Two voice-activated giants have made themselves clear: No ads until we say so.
The first was a major media story. Google had to step and disable activation after Burger King leveraged Google Home’s wake words in a TV ad. Google very quickly put a stop to it by disabling activation via the sound clip from the ad.
The second flew a bit under the radar.
Amazon recently made changes to its Alexa Skills Developer agreement as a means to lessen the number of advertisements that appear on Alexa’s voice apps. The amended agreement bans any apps that have “any advertising for third-party products or services.”
There are two notable exceptions: music streaming services, like Spotify, which rely on advertisements to fund their free subscriptions, and flash-briefing applications, which run ads between pre-recorded news updates, the latest headlines and weather forecasts.
The news hasn’t sat well with some developers, who look to ads as a primary source of revenue for their voice-activated applications. Clearly, everyone is itching for the voice-activated space to monetize.
It’s unlikely that the voice-activated space will remain ad free for much longer—but the push looks to come from within Amazon and Google.
Naturally, these tech giants want to exercise control over how, when and where ads appear on their devices. And until their monetization schema are up and running, developers and marketers will just have to wait.
But it’s not as if they’ll be sitting on their hands. Amazon, for one, recently gave developers a lot to focus on in the down time before monetization proper comes to smart speakers.
Amazon recently made technology behind its voice assistant Alexa, Lex, available to all developers, just a week after doling out key Echo hardware specs.
Amazon made Lex available to a few organizations — like Capital One, Hubspot, Liberty Mutual and Vonage, among others — last year as part of a preview test. The technology is now open to everyone.
Leveraging Lex, developers can build their own text and voice-enabled conversational applications and chatbots using Lex’s automatic speech recognition (ASR) and natural language understanding (NLU) capabilities.
“Thousands of machine learning and deep learning experts across Amazon have been developing AI technologies for years,” said Raju Gulabani, Vice President, Databases, Analytics, and AI at AWS. “Amazon Alexa includes some of the most sophisticated and powerful deep learning technologies in existence. We thought customers might be excited to use the same technology that powers Alexa to build conversational apps.”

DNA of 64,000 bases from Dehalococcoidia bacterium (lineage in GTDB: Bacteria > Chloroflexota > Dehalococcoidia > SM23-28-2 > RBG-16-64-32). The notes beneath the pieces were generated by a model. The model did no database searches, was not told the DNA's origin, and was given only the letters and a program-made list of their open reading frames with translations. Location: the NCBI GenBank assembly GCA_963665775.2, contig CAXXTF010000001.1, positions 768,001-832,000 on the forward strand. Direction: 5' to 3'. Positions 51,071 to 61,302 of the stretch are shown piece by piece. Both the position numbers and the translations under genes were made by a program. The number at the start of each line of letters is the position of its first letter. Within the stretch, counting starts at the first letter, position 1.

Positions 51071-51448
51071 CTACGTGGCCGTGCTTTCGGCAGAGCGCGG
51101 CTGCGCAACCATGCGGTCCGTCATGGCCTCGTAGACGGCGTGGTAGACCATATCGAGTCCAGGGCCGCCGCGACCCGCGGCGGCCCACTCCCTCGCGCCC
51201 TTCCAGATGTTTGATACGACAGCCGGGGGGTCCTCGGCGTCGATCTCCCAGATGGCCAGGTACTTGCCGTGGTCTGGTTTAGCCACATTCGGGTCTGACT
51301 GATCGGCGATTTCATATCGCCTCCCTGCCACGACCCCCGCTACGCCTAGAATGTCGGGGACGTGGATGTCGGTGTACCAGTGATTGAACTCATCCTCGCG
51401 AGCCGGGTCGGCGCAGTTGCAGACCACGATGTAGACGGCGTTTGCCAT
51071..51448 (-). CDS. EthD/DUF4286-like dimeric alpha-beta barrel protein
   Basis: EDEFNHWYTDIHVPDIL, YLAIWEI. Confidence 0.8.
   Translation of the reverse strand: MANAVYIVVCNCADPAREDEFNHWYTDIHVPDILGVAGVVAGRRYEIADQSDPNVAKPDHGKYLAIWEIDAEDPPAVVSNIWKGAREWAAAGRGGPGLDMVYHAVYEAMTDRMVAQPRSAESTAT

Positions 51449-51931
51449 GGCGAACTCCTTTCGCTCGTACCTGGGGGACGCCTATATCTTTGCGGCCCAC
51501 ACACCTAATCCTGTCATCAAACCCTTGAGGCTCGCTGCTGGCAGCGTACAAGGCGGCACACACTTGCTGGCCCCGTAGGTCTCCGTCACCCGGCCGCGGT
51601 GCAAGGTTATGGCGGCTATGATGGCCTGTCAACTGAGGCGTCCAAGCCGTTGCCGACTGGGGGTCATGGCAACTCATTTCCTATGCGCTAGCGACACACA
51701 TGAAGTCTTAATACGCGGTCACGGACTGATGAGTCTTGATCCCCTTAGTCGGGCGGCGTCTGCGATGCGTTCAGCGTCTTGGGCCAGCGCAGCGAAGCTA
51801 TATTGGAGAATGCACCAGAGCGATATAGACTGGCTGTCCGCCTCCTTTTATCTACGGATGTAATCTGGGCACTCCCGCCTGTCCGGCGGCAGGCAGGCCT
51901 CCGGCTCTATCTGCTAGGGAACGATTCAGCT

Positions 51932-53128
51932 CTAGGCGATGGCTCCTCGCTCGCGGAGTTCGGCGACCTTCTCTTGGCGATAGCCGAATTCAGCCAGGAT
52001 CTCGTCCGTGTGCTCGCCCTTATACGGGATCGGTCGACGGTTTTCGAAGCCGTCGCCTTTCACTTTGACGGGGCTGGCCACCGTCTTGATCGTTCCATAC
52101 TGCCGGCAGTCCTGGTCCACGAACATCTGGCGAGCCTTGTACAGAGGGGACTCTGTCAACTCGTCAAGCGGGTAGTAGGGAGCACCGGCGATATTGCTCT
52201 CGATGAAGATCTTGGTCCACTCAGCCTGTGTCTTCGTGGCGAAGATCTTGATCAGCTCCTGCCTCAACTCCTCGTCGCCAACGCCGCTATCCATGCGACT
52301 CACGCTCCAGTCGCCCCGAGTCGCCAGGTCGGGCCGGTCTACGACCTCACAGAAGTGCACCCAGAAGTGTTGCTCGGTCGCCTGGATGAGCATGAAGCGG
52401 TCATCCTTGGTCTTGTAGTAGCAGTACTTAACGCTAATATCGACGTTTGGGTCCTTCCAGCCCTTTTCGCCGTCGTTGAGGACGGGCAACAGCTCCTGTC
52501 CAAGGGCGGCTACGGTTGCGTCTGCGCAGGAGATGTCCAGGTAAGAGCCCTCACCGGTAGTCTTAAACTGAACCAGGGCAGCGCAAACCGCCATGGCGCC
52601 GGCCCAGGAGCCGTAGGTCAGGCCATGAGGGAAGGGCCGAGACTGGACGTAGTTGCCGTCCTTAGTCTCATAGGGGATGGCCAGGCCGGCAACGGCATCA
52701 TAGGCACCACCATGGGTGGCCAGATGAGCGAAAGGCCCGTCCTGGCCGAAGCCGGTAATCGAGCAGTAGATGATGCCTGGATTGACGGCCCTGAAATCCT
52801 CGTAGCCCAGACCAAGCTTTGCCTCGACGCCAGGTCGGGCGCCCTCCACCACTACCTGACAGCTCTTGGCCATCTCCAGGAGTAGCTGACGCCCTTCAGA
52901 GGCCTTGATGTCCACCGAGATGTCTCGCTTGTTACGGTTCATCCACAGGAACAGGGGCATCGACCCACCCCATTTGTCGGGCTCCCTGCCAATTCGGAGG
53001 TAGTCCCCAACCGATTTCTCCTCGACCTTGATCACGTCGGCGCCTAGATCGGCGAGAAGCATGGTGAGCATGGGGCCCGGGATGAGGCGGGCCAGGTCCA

The question then becomes: Will consumers take the bait as other businesses, brands and institutions roll out their own AI voice and text technology in other capacities?
If it’s got anything to do with Alexa, they just might. There’s already brand recognition and faith in its capabilities to that end.
And the two voice giants just keep growing their reach.
Luxury car company Mercedes-Benz, for one, announced the rollout of Alexa and Google Home functionality for 2016 and 2017 models in Europe later this year. Consumers will have the ability to issue voice commands to start their vehicles or send a destination address to the connected dashboard via Google Home or Amazon Echo.
The growing number of integrations as well as the hardware and software developer kits should work to light a fire under voice-activated challengers. (As if the flames weren’t already raging.)
On Samsung’s end, Bixby — at least, the voice-activated portion — is still absent from the market. The S8 launched without it, though it’s likely to make its way onto devices later in 2017. When it does, it’s expected to be a major contender.
Likewise, Microsoft has been steadily adding features to Cortana, such as trip planning, adding items to calendars and composing messages via voice.
While these additions bring it closer to Siri in the laptop game, Cortana still lacks some of the contextual awareness and broader application, IoT device and third-party integrations of its competitors. For the time being, anyway.
If and how Microsoft’s ‘slow but steady’ approach will pay off is an open question. But one thing is for sure — the voice-activated space looks to get a lot more crowded.